I went to Kyrgyzstan (part two)

Here’s the second part of a series of blog posts about my teacher training travels in Kyrgyzstan. To read a summary of my trip, click here.

An introduction to Kyrgyzstan

I landed at Manas International airport groggy and dehydrated. Two red-eye flights in a row, plus a mad midnight dash through Istanbul Atatürk airport to avoid a missed connection, had meant little sleep. Plane travel is not my friend: I find it hard to sit still, I choke on the smell of stale coffee, and I really don’t like the food!

Luckily Andy, the volunteer coordinator for the project, was waiting to meet me at Manas International with a bottle of water and conversation to keep me awake. We waited a little while in a small café at Arrivals for one of the British undergraduate volunteers, Rosie, before piling into a taxi and heading to our hotel.

We drove around – rather than through – Bishkek to reach the hotel, so my first impressions of Kyrgyzstan were: dust, watermelons, shipping containers… and Angela Merkel. Dust flying up behind the cars in front of us, children rolling watermelons home along the roadside, shipping containers standing in empty fields, and banners featuring the smiling face of Angela Merkel because she happened to be in town at the same time as us. It was about 10am, and already 30°C.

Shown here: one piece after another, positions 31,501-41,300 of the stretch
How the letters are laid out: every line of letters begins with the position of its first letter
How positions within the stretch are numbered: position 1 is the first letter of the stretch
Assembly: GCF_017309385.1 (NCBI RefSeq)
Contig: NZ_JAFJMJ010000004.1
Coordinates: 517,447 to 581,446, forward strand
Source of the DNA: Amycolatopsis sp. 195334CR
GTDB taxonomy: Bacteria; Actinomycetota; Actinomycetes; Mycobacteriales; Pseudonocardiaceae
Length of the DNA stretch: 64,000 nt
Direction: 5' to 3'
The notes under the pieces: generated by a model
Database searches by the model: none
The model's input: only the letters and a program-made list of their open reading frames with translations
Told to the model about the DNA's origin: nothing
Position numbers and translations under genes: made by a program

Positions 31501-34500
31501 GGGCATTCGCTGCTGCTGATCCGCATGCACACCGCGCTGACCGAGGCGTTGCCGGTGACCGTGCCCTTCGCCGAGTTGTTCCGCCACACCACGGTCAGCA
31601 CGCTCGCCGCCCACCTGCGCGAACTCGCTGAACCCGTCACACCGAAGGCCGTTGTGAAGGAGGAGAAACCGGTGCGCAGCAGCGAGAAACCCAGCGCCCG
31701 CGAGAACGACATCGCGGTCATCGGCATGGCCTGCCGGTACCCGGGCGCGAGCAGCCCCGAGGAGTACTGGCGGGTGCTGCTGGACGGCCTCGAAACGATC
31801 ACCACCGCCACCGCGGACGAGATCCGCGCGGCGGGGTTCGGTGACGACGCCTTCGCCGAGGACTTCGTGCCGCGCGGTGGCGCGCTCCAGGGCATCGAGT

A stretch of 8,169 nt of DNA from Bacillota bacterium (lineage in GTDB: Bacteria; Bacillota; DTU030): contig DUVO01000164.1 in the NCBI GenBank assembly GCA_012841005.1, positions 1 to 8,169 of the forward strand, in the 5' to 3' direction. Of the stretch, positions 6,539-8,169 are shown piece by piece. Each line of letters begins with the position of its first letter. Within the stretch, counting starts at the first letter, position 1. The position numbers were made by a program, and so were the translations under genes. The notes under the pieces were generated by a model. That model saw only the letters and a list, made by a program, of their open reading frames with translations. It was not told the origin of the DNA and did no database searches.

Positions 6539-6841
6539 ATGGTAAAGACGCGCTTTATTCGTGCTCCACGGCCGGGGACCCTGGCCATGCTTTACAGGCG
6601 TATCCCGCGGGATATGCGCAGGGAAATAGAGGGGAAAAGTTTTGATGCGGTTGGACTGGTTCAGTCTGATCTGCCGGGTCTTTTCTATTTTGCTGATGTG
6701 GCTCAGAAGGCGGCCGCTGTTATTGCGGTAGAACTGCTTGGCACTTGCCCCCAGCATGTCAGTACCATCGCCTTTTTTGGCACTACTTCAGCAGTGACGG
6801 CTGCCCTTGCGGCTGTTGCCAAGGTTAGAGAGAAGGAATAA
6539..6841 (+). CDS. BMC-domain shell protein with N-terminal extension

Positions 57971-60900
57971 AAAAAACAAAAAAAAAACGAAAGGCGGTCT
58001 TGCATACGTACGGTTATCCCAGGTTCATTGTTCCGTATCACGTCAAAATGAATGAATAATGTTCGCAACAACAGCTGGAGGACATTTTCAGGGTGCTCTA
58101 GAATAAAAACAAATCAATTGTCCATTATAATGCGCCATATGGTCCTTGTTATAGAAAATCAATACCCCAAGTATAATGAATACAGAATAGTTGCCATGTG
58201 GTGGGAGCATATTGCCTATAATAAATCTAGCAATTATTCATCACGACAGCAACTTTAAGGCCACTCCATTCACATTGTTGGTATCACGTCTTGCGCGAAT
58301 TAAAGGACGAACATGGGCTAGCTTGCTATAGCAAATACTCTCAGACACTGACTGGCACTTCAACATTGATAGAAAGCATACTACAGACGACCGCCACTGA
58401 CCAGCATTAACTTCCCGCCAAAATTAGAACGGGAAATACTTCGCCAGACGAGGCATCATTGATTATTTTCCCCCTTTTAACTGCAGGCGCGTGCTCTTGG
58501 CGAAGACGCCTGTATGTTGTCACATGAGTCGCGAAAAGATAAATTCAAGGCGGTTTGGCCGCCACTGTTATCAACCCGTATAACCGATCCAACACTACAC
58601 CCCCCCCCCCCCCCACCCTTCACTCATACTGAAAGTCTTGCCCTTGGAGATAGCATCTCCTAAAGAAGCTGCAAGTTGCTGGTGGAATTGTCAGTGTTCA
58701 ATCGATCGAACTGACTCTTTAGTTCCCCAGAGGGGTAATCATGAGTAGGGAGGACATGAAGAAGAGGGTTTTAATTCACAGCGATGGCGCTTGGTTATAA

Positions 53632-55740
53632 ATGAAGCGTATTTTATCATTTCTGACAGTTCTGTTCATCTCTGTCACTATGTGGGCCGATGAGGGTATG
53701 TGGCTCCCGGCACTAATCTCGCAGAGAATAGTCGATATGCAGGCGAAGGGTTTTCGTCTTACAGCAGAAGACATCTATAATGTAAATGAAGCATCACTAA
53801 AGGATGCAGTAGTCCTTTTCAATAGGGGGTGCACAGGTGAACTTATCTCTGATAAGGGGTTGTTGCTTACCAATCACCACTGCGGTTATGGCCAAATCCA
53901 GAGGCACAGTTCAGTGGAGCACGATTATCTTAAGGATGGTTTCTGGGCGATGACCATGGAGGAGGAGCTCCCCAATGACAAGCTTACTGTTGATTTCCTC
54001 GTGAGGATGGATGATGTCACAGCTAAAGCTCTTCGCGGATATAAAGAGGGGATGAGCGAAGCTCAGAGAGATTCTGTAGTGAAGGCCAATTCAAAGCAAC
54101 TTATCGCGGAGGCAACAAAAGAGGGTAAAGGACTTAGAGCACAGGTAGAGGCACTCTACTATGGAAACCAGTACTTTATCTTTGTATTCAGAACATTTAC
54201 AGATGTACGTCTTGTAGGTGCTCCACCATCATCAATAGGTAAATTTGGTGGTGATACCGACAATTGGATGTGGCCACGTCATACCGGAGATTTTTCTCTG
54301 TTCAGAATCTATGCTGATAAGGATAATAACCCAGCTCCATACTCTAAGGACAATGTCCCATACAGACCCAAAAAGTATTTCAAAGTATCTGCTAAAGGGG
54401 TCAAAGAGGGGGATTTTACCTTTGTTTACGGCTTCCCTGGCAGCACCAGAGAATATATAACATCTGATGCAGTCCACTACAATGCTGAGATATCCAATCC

Happily, Bishkek is a green and leafy city with those broad, open avenues and huge squares that Soviet architects loved so much. When we made it into the city centre later that day, it felt nowhere near as foreign as I had imagined.

Most of our four days in Bishkek were spent eating. Andy took us to Navat, a traditional chaikhana where we ate ridiculous quantities of meat, delicious borsok and fresh jam. We branched out to smaller restaurants where we tried manty (dumplings, often filled with pumpkin or chives) and many questionable types of dairy product. Then on our second day in Bishkek, we were taken to Supara, an ‘ethno-complex’ of yurts and traditional buildings, for our induction with representatives from the women’s NGO Erayim.

The visit to Supara was fascinating: we got to learn a lot about Erayim’s work with self-help groups (micro-financing operations), enjoy a traditional meal, and go on a guided tour of different types of yurts. There are more of these than you might think.

We also played some traditional Kyrgyz games with sheep bones, and did a few getting-to-know-you activities that I did not have to organize! Erayim did a wonderful job of setting up the day, and it was a brilliant way to introduce the volunteers to Kyrgyzstan.

You can see a few photos from the induction here (note the photo of me talking, and everyone looking uninterested!).

And here is a tunduk (the central ring of a the roof of a yurt) for good measure:

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